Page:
The Puget Sound climate has been likened to that of wine-growing areas in France and Germany and the region is one of 14 federally recognized American Viticultural Areas in Washington — the only one in the state west of the Cascades. However, only about 1 percent of the state’s wine grapes are grown here and the area is known more for its wine-tasting. Like Dusty Cellars, most Puget Sound wineries get their grapes from vineyards east of the Cascades.

Ryan Kramer tried growing wine grapes a couple of years ago, but gave it up as too labor-intense, though he left some vines growing for ambiance.

“There’s a lot more birds over here than in Eastern Washington,” he said. “And so it costs quite a bit to grow the grapes themselves without letting them go to the birds. And we have a lot more issues with water, being wet. We have mold issues, mildew.”

The result is that fewer than 200 acres in the Puget Sound region are planted for wine production, compared to more than 50,000 in Eastern Washington. An exact count is unknown because it’s been more than 10 years since an inventory was done, but Washington State Wine in January announced that will soon change.

A new acreage survey funded by the Washington State Department of Agriculture is in the works, according to www.washingtonwine.org, and “will take an inventory of the state’s wine grapes by crop, variety, age and production.”

Washington State Wine represents and promotes the state’s more than 900 wineries and 350 grape growers, estimates annual wine production at 16 million cases, roughly half red and half white wines. Total economic impact to the state was $4.8 billion in 2013.

The 800 cases Dusty Cellars expects to produce this year is a drop in the bucket by comparison, but the winery makes money every year and has allowed the Kramers to slowly build the business.

“Almost all the money we get out of it, we put back into it,” Ryan Kramer said. “I mean, we bought a pump one year and a press and a bin and a corker. So it’s just kind of a progressive thing.”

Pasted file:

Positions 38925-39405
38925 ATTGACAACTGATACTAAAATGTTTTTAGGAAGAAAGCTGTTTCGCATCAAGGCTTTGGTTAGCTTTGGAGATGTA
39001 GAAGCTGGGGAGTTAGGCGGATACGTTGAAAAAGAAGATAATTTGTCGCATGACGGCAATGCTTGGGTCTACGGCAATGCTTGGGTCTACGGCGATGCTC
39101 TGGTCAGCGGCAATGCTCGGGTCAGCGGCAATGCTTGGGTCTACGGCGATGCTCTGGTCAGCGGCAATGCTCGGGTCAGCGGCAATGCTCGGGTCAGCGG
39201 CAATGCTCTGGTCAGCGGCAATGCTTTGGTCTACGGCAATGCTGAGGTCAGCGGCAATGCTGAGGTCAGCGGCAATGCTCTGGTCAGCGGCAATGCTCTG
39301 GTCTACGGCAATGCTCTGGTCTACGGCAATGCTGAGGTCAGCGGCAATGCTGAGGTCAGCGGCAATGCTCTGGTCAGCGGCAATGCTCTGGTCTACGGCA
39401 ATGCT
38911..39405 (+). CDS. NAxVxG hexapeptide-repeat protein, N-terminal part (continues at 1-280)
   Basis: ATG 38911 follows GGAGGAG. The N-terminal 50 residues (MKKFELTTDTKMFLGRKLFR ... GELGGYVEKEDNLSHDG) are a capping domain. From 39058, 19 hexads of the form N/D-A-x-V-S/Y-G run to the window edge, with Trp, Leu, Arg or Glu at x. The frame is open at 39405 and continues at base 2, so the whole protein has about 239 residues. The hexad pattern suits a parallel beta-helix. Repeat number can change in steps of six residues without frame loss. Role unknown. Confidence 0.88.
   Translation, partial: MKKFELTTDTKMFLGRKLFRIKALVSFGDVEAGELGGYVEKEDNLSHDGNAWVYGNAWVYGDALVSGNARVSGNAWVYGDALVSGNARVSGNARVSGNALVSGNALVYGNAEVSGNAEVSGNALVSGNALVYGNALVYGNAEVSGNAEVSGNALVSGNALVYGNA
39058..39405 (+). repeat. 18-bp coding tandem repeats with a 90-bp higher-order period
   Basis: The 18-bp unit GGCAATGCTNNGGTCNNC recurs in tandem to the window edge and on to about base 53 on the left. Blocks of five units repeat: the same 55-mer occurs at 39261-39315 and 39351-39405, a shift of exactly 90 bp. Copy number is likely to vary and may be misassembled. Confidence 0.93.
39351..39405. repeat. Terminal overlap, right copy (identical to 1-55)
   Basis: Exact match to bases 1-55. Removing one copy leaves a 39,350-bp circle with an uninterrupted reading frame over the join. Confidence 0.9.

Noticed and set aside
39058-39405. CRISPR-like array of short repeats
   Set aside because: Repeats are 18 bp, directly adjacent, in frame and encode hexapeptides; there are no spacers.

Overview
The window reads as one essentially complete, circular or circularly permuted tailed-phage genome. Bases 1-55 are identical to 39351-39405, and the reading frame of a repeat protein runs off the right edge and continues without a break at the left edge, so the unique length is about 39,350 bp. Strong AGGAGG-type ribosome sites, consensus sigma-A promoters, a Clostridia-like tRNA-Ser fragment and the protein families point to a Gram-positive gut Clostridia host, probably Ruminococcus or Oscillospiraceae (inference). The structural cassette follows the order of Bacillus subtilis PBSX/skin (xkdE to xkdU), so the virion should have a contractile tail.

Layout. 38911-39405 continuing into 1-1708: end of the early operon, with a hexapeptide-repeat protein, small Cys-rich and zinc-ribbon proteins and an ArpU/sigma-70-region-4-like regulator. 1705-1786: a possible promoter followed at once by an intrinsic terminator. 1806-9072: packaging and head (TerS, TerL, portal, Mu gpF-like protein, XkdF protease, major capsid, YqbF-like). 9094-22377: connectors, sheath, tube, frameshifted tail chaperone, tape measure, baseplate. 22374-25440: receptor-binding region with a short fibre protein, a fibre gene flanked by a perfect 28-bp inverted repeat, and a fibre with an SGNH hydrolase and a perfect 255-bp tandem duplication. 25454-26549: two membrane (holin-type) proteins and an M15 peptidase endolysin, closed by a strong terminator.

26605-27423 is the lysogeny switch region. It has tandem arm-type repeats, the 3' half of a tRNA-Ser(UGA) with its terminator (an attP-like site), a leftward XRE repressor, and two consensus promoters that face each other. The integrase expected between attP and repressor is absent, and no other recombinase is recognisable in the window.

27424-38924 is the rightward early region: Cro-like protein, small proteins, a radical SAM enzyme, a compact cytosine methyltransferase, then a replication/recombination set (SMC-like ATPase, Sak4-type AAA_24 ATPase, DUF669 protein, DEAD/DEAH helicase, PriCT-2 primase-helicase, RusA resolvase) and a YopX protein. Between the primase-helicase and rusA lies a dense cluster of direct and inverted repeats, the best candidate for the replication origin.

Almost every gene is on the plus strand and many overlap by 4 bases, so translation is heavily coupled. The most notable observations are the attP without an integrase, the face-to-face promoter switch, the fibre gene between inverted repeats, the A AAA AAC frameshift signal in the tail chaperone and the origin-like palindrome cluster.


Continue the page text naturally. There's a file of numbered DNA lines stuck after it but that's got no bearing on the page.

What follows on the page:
In a few years, when he’s 50, Ryan said he hopes to limit himself to septic-system design and back off from the heavy labor of installation, redirecting his energy into the wine business.

He and Dusty would like to erect another building on their 3-acre property that could be used solely for winemaking, with the current garage-turned-winery/tasting room dedicated to wine-tasting.

“This is our retirement,” he said.

The goal is to produce the 2,000-case minimum needed for distribution.

“It’s just almost impossible for us to get a distributor right now,” Dusty said, “because we make such limited quantities that they’re just thinking it’s not enough.”

Dusty Cellars wines are generally only available at Camano Island grocery stores, as well as at the winery and through Dusty Cellars’ 80-member wine club. Ranging from $12 to $30 a bottle, proof of the label’s popularity is that three of its eight wines are currently sold out, though Ryan credited the “buy local” movement with having some influence.

Come summer, Dusty Cellars wine-tasting weekends are enlivened by local blues and classic-rock musicians, from June through Labor Day weekend, 3 to 6 or 7 p.m., in addition to the third Saturday of the month. It’s not uncommon for people to bring picnics, the Kramers said.

“You give people something to do, like come in and listen to music, and make it a destination,” Ryan said, “and people really like that.”

“They’ve got the view,” Dusty said, “they can sit outside, hang out for three hours. That’s fun.”